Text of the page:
|May 30, 2010, 19:44||
Help with new computer build
Join Date: Mar 2010
Posts: 108Rep Power: 8
Looking to build a new computer that I will need to use for some CFD work. My budget for this build is around $700-800, less is obviously better but I'm pretty flexible with it. My upcoming CFD work will be involving supersonic 2D flow on both OpenFOAM and Fluent. I'll need transient results with a pretty small elapsed time and REALLY small time intervals. Since it's 2D I won't need a ridiculous amount of cells so I don't think I'll have to go crazy with the RAM (but that's always easy to change if I notice I'm lacking). I'll also be using this for some CAD work, but that will be on my own time so I'm not too worried about optimizing the machine for that. I don't really game but I might be more inclined to if I have a decent machine for it. Here is what I have so far for my build:
If you have any suggestions I would really appreciate them all. Thanks a ton in advance!
|July 9, 2010, 19:20||
Join Date: Jul 2010
Location: Arlington, TX
Posts: 140Rep Power: 7
I managed to purchase a pretty beastly machine for my simulations for around $1000. I've listed the specs below:
- ASUS P7P55D PRO LGA 1156 Intel P55 ATX Intel Motherboard
- Antec EarthWatts EA650 650W Power Supply
- Intel Core i5-750 2.66GHz Quad Core --->> Overclocked to 4.0GHz!!!
- CORSAIR XMS3 8GB (4 x 2GB) 240-Pin DDR3 SDRAM 1600MHz
- EVGA GeForce GTX 260 896MB 448-bit DDR3 Video Card
- Seagate Barracuda 1TB 7200 RPM Hard Drive --->> CentOS 5.5 and Windows 7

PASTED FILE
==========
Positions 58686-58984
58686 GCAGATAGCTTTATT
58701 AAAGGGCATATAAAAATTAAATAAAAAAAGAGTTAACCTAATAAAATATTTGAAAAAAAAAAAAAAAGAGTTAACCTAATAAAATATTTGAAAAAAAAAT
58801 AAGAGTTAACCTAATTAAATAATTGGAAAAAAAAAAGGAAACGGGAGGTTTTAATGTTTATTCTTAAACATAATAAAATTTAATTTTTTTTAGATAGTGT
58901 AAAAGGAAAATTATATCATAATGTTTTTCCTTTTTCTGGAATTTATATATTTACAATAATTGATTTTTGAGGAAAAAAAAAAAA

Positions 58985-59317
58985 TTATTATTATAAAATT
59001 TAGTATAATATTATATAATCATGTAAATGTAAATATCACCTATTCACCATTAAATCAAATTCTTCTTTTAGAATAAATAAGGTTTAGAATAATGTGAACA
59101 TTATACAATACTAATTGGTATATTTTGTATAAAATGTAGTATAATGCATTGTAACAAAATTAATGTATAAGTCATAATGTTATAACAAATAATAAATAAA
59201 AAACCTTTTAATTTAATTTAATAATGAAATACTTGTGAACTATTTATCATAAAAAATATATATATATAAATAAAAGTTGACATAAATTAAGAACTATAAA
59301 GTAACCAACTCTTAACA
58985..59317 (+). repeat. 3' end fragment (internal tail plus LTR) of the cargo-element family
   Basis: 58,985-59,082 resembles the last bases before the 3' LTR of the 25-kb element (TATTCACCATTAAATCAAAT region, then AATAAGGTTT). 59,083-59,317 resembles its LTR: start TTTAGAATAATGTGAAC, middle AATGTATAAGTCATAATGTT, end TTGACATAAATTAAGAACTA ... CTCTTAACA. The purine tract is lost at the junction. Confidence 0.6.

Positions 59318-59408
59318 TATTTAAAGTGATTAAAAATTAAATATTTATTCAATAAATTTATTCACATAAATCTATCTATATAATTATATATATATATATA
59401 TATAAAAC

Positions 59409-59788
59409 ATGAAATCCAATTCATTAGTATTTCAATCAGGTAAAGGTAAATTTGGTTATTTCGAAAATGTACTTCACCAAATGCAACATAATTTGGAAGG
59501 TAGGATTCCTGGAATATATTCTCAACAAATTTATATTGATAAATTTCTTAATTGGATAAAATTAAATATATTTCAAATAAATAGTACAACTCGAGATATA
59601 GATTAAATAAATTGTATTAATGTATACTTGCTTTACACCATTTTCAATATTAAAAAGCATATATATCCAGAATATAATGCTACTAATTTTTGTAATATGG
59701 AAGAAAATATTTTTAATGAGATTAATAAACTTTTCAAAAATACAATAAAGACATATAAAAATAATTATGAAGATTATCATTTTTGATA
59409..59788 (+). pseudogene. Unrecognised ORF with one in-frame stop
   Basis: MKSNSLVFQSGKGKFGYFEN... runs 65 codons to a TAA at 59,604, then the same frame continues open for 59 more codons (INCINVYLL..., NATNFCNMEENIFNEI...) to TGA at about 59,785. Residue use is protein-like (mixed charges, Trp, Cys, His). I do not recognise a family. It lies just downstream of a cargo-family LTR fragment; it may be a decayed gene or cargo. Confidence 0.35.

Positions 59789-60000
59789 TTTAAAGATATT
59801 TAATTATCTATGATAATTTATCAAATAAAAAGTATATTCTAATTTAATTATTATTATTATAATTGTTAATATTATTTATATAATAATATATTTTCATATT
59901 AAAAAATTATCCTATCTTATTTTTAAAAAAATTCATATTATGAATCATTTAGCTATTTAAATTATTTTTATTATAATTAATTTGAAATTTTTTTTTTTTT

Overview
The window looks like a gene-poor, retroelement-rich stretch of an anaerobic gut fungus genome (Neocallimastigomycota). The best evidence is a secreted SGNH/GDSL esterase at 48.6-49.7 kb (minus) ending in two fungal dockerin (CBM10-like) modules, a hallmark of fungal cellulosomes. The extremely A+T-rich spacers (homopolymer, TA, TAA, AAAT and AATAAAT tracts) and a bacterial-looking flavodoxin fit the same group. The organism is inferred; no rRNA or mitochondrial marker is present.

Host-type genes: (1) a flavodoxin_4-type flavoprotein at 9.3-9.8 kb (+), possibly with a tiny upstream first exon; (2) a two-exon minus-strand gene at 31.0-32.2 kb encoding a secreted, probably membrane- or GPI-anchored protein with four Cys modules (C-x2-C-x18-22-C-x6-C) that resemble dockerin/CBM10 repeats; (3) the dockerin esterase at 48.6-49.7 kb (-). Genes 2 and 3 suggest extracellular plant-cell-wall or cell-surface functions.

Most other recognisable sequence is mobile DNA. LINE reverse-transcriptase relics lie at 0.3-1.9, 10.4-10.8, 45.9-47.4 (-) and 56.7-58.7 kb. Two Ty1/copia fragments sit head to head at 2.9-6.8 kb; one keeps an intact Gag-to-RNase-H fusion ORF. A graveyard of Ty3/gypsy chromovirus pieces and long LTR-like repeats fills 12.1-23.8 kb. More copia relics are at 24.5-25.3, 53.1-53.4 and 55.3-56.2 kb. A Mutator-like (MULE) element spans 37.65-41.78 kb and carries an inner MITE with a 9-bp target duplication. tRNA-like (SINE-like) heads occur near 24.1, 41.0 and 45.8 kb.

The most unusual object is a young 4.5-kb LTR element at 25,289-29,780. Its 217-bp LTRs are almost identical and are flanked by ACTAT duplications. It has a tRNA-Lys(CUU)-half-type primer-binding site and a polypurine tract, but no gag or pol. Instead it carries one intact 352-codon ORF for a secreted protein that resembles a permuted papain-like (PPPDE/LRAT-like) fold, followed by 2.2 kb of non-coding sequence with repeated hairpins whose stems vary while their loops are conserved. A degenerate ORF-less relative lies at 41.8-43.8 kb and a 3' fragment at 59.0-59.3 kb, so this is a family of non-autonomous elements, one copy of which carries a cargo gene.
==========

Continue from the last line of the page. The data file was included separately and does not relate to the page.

- LG DVD Burner Black SATA
So this system is around $1000, and it works great. I've overclocked the i5 to 4GHz stable and replaced the stock cooler with a nice Coolermaster. I partitioned the hard drive and put CentOS and Windows 7 on it. I also managed to pick up dual 22" Acer monitors for an additional $340.
I'm continuously running Fluent simulations on all 4 cores and it never seems to get hot even with the overclock.
|July 29, 2010, 08:22||
Join Date: Mar 2010
Posts: 18Rep Power: 8
I am not sure you are still looking for suggestions, however. I posted a parts list that might be of use.
Total without shipping cost. $661.85
|August 1, 2010, 09:41||
Join Date: Aug 2010
Posts: 1Rep Power: 0
Thanks for your time. I'm looking at buying a laptop for grad school in astrophysics, and I'll probably be doing mainly matlab/mathematica work with some CFD-type calculations (accretion phenomena, galaxy evolution, etc.). [I'll have access to supercompter clusters for large-scale simulations]
The main laptop I am looking at now is a Dell Latitude E6410, with the following specs:
Processor - Intel Core i7-620M (2.66 GHz 4M cache)
Memory - 8 GB DDR3-1333MHz SDRAM
Graphics - 512 NVIDIA NVS 3100M
The main thing I am worried about is the strength of that NVIDIA GPU. I am pretty inexperienced when it comes to buying a science-oriented laptop, but it seems like the Processor and Memory versus the GPU are a bit unbalanced? Any help would be greatly appreciated! Thanks
|August 4, 2010, 16:18||
Join Date: Mar 2009
Posts: 190Rep Power: 10
The NVS is not that bad. Even the NVS 295 (desktop card) is fast enough for usual cfd work and it is quiet (fanless).
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